Excellence-propelled competitive success is a funny thing in a double-edged sword kind of way. Once that success is achieved, there's temptation to figure out what inspired it and cling to it as your game's natural tactical evolution renders those methods obsolete. You know they work; after all they've worked before. The problem, as years pass, is that you're essentially playing a different game than the one that proved those methods so functional.
Daniel Negreanu got his start in poker in Toronto's 1980s pool halls and came to his success on the strength of his instincts. He's not exactly a poker player of the David Sklansky mode, playing by feel. His strongest weapons are an analytical mind combined with an uncanny ability to read opponents; we've all seen him call out his opponents' holdings before they're revealed, regardless of whether he's making the right play against the named hand.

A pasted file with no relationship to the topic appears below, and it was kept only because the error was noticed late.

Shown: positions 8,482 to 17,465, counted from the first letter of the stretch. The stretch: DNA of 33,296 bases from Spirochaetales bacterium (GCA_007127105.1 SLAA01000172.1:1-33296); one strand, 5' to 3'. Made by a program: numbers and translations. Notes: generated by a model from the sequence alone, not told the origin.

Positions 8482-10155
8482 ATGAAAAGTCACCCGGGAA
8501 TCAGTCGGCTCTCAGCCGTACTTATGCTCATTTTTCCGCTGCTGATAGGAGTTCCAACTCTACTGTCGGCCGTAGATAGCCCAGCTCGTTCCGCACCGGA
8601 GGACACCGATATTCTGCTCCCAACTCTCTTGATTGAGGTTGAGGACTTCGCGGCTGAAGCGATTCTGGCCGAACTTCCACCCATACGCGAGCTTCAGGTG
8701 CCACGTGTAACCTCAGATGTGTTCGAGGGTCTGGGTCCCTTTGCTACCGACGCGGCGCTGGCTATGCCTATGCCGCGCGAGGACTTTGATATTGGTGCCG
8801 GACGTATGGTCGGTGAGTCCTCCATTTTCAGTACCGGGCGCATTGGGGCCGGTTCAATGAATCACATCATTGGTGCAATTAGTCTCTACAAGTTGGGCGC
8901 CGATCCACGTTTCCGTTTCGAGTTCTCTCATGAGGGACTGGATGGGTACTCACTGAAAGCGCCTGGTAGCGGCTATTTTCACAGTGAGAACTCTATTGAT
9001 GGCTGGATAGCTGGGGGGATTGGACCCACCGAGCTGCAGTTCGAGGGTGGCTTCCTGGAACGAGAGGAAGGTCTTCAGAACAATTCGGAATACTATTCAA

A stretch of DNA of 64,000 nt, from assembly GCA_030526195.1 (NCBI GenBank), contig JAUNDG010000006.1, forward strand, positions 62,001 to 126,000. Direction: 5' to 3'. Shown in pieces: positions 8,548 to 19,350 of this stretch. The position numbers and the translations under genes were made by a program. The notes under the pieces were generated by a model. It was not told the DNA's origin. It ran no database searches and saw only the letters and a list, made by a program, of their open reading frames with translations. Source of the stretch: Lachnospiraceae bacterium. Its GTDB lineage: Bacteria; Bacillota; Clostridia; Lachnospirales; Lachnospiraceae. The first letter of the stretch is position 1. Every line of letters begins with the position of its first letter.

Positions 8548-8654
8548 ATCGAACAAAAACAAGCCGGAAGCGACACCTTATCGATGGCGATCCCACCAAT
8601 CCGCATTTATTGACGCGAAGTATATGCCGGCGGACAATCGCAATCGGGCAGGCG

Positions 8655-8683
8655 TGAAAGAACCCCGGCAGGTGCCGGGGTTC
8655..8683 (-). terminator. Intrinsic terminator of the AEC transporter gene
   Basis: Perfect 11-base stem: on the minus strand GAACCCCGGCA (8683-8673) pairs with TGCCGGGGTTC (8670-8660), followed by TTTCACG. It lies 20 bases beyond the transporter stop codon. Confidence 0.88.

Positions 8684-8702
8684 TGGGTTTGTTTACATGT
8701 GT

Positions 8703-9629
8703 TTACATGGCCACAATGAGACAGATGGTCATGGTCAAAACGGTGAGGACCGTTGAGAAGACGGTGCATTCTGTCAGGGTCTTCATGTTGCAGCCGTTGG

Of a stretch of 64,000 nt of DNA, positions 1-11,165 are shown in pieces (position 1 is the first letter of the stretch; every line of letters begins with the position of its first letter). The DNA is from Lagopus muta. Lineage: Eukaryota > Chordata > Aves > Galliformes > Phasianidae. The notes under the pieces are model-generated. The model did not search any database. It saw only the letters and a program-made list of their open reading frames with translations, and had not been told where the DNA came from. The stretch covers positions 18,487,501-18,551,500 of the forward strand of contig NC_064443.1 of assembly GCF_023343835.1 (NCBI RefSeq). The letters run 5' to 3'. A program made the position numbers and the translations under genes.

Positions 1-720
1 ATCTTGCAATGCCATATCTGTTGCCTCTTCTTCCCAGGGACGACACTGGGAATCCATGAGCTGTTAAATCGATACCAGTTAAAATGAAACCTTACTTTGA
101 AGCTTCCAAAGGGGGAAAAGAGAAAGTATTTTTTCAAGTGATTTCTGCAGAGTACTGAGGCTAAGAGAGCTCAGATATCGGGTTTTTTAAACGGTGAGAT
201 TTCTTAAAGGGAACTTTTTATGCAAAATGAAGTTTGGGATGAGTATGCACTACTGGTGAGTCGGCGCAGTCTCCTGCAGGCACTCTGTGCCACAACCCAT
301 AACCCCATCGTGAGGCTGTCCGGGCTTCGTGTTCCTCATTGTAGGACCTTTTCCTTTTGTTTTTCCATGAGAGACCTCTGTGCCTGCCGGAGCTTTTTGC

In that Negreanu has built a presumably multimillion-dollar bankroll and has parlayed his personable charm, talent and gift of gab into a career transcending the cards he plays, he's recently done a remarkable thing: With an almost unparalleled tournament record, a mixed game of which he says "There's no eight-game lineup in the world that I feel like an underdog in," and the busy schedule that comes with celebrity, he's going back to the drawing board in Texas Hold 'em.
Negreanu's sterling reputation as a player took a hit with the launch of this season's "High Stakes Poker" episodes. With his confidence in that venue shot due in large part to psychological hurdles set by a bad run of cards over recent seasons, Negreanu played substandard poker and paid dearly for it. The experience of not only getting outplayed by the likes of the "big three" (Phil Ivey, Tom Dwan and Patrik Antonius), but also overthinking even simple plays, got the world buzzing. Inexperienced low-stakes players were so bold as to suggest that Negreanu couldn't beat a $100 buy-in cash game on PokerStars. It was a massive assault.
In a March 31 blog entry published on FullContactPoker entitled "A New Challenge Awaits," Negreanu wrote the following: